There is a distinction between release on probation by the circuit or county courts, Miss.Code Ann. § 47-7-33 (1972) and release on parole by the State Parole Board. The authority to place a prisoner on parole and the subsequent revocation of parole is vested in the State Parole Board. The board has the exclusive responsibility for the granting of parole as well as the exclusive authority for the revocation of parole. See Miss.Code Ann. § 47-7-5(3) (Supp.1990).
Miss.Code Ann. § 47-7-33 (1972), on the other hand, authorizes a circuit or county court “․ to suspend the imposition or execution of sentence, and place the defendant on probation ․” See Sisson v. State, 483 So.2d 1338 (Miss.1986); Leonard v. State, 271 So.2d 445 (Miss.1973).
Likewise, Miss.Code Ann. § 47-7-37 grants to the circuit and county courts the authority to revoke probation. It provides that “[t]he period of probation shall be fixed by the court, and may at any time be extended or terminated by the court, or judge in vacation [but][s]uch period with any extension shall not exceed five (5) years.” See Leonard v. State, supra. This statute does not say that a suspended sentence must be revoked within five (5) years after initial sentencing. Rather, it says the maximum duration for the period of probation shall not exceed five (5) years.
Id. at 740-41.
¶ 6. The Moore Court ultimately held that Moore's parole was a “by-product of the fifteen (15) year unsuspended portion of his sentence” and his probation was “a by-product of the fifteen (15) year suspended portion of the original sentence.” Id. at 741.
¶ 7. Miss.Code Ann. § 47-7-37 (Supp.1999) provides, in pertinent part, that “[n]o part of the time that one is on probation shall be considered as any part of the time that he shall be sentenced to serve.” In brief, a probationary period does not equal time served. Carter was sentenced under Miss.Code Ann. § 97-3-25 (1994) which states that “[a]ny person convicted of manslaughter shall be fined in a sum not less than five hundred dollars, or imprisoned in the county jail not more than one year, or both, or in the penitentiary not less than two years, nor more than twenty years.” (emphasis added). Our decision turns on the explicit wording of the statutory scheme. The plain language computes the statutory maximum of the sentence based on time actually served in the county jail or penitentiary. Absent parole or some other intervening circumstance, Carter will serve nineteen and one-half years in the penitentiary. Further, if he violates the conditions of his five-year probationary period, he would also have to serve the one-half year suspended, resulting in a total of twenty years served, but no more.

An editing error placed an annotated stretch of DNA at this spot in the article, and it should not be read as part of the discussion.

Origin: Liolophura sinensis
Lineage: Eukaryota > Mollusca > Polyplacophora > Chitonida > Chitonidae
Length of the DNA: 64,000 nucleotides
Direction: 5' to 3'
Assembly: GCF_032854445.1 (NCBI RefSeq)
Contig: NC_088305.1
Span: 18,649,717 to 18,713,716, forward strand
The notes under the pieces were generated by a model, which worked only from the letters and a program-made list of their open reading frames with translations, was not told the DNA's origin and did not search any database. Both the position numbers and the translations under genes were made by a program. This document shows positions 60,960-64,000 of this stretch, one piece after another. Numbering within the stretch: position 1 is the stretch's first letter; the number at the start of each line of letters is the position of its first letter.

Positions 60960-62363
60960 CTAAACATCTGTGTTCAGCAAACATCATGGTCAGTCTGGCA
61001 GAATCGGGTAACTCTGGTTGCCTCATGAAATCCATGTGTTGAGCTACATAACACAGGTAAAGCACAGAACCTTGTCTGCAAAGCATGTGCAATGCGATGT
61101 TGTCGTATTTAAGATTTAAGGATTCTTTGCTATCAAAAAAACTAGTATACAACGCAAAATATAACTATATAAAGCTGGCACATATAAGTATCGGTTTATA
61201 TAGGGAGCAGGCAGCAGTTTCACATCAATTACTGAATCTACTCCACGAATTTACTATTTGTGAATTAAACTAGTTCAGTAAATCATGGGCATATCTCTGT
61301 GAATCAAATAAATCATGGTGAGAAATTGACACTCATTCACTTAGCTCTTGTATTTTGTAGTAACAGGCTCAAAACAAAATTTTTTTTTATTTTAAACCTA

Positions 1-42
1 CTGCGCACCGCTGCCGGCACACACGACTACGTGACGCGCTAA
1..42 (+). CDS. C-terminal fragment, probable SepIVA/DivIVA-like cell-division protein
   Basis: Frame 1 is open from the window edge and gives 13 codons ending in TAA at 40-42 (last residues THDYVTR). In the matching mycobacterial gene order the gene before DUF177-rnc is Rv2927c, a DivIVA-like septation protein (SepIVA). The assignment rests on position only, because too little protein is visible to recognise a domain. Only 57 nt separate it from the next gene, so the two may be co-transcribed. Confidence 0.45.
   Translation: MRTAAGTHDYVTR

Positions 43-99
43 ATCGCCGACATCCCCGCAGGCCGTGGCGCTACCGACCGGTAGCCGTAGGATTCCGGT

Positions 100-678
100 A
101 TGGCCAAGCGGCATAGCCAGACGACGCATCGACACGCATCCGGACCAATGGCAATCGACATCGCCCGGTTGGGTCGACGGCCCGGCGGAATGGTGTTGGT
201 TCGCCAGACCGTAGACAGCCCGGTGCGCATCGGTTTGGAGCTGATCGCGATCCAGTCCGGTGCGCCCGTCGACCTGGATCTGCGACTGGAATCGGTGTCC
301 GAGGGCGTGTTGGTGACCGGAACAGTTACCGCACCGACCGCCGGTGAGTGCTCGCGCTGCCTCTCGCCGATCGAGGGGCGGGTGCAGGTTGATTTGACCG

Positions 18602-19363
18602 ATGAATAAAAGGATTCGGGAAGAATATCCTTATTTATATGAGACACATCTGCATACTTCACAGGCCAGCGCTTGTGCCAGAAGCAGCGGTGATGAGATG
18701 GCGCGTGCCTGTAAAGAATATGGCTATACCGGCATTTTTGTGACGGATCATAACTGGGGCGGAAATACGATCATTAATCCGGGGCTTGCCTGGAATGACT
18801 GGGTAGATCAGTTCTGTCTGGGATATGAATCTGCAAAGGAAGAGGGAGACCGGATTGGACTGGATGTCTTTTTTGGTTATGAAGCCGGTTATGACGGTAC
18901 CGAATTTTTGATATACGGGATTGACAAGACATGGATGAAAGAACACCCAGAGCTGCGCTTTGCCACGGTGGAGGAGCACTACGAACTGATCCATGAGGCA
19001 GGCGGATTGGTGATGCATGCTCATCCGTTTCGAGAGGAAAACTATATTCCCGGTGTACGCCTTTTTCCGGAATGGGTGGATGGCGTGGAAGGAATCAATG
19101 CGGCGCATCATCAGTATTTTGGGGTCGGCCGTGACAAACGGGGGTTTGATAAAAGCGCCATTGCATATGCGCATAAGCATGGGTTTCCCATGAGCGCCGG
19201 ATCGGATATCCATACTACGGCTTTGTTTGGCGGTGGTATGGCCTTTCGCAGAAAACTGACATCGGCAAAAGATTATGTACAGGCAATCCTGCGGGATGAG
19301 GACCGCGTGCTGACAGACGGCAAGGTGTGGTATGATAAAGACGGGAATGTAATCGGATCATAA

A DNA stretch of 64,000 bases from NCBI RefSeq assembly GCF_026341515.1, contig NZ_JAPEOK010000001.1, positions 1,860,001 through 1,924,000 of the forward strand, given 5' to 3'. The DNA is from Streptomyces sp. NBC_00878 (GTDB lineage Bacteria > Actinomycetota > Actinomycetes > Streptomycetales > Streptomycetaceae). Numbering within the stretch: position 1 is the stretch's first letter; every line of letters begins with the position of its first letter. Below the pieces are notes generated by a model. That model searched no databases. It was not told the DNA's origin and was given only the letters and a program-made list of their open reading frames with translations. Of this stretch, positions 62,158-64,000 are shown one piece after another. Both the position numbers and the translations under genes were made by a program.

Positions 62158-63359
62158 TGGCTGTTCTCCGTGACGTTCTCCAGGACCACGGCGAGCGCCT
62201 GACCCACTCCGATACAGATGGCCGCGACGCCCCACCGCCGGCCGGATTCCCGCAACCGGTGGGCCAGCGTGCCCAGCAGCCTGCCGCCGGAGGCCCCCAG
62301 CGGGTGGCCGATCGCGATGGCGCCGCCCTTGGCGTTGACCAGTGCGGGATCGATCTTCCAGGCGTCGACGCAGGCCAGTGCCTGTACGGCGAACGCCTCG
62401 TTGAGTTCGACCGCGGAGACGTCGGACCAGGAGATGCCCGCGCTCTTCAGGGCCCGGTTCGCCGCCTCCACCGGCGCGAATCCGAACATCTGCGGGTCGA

¶ 8. This Court attempted to distinguish Goss in Wilson v. State, 735 So.2d 290 (Miss.1999). In Wilson, this Court stated that “[t]he Goss reasoning should not be expanded beyond its facts since other statutes exist which allow for suspended sentences, lengthy probationary periods, and other sentencing options. See, e.g., §§ 43-21-625; 47-7-37 Miss.Code Ann.” 1 Id. at 292. Even though Goss was sentenced under Section 47-7-33, this Court held that sentence time plus probation time is limited to the maximum sentence. The subsequent effect of the Goss holding has been to restrict unnecessarily the trial courts' ability to impose a split-sentence upon a previously convicted felon. This Court's holding in Goss that “the sentence in its totality violates the limits imposed by the statutes and offends the intent of the legislature in restricting the duration of punishment imposed by the courts” is incorrect and is therefore overruled.
¶ 9. In the present case, Carter's sentence of nineteen and one-half years incarceration and six months suspended plus five years of probation does not equate to twenty-five years of time-served, and the sentence is not in violation of the statute. The judgment of the Court of Appeals is, therefore, reversed and rendered, and the judgment of the Pike County Circuit is reinstated.
¶ 10. REVERSED AND RENDERED.
¶ 11. I am sympathetic with the difficulty that this Court and the trial courts have endured in our mutual attempts to comply with Miss.Code Ann. § 47-7-33 (1993) which states in pertinent part: